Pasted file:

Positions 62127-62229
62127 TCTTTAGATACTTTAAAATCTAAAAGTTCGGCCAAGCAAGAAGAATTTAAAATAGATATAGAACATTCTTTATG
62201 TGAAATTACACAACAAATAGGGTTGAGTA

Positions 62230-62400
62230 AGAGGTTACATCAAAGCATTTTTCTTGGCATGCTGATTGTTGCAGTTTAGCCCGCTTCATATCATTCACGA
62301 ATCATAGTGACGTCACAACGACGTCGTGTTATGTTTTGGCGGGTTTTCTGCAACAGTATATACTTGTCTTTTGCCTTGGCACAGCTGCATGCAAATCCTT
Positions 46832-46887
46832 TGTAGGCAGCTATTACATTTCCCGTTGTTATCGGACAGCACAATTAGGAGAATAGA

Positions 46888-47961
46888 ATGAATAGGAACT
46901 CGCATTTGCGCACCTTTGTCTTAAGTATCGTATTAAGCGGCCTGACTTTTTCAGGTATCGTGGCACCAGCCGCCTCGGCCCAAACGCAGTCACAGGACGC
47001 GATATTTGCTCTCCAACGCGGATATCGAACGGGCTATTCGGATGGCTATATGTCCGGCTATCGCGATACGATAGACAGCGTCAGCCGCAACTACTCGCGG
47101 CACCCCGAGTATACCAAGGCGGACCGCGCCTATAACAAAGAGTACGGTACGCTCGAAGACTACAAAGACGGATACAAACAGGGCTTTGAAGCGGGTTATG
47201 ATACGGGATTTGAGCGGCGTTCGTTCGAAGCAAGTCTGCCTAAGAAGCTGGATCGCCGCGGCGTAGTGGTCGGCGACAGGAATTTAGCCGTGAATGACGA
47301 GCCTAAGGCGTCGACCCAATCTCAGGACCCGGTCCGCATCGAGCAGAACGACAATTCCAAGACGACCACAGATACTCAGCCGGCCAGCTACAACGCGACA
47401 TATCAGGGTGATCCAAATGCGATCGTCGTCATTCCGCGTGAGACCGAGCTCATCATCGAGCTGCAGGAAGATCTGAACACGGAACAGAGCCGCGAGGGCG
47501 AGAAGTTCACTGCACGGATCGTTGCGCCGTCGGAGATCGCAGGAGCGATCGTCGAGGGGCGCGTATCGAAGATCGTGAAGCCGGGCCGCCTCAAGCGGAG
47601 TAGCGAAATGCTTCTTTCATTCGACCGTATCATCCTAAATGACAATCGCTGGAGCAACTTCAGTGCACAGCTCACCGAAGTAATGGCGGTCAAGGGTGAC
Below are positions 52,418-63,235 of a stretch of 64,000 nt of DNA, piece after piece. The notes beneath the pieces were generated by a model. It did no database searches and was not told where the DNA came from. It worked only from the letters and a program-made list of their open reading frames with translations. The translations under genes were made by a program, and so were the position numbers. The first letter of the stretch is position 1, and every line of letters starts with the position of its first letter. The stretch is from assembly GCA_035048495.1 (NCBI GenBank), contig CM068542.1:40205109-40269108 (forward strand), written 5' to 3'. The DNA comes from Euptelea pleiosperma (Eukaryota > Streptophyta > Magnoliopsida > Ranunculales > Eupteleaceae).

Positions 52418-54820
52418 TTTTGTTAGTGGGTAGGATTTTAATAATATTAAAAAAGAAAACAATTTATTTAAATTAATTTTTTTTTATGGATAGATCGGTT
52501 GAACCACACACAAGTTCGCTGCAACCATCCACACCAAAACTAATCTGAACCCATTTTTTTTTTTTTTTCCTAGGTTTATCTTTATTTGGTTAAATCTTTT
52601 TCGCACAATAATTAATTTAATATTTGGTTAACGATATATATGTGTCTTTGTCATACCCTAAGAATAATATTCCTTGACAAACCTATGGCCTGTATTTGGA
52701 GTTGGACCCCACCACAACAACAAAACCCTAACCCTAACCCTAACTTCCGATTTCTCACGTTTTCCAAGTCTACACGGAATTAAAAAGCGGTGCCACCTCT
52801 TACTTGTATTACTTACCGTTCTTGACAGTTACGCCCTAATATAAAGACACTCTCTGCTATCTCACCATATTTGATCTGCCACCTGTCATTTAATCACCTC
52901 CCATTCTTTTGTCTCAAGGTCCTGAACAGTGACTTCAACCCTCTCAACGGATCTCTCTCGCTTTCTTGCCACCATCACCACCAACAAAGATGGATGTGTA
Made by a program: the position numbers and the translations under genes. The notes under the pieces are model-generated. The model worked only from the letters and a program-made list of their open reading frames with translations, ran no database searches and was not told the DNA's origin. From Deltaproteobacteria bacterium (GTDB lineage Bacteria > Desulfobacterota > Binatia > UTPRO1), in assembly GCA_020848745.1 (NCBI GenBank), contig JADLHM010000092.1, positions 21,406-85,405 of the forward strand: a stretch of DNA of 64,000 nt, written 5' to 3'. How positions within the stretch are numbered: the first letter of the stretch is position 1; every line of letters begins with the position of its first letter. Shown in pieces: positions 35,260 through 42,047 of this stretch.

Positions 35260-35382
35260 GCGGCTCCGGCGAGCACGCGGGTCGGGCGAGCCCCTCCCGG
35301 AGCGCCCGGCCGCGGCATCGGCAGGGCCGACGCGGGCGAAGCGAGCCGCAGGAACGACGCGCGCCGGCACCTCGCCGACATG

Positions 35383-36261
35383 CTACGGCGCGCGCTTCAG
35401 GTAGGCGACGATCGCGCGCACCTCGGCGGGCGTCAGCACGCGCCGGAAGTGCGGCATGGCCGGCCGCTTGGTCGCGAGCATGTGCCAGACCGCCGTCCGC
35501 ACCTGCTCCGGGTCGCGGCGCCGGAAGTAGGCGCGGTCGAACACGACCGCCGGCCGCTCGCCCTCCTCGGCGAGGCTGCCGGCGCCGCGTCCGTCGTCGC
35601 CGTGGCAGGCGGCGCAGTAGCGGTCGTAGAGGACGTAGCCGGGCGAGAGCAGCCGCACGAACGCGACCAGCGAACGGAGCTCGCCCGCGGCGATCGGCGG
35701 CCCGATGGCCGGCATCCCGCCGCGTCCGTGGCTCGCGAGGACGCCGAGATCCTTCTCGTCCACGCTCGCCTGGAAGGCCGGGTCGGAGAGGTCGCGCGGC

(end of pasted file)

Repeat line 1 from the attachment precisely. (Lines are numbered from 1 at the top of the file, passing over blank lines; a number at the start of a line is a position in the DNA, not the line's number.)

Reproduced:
Positions 62127-62229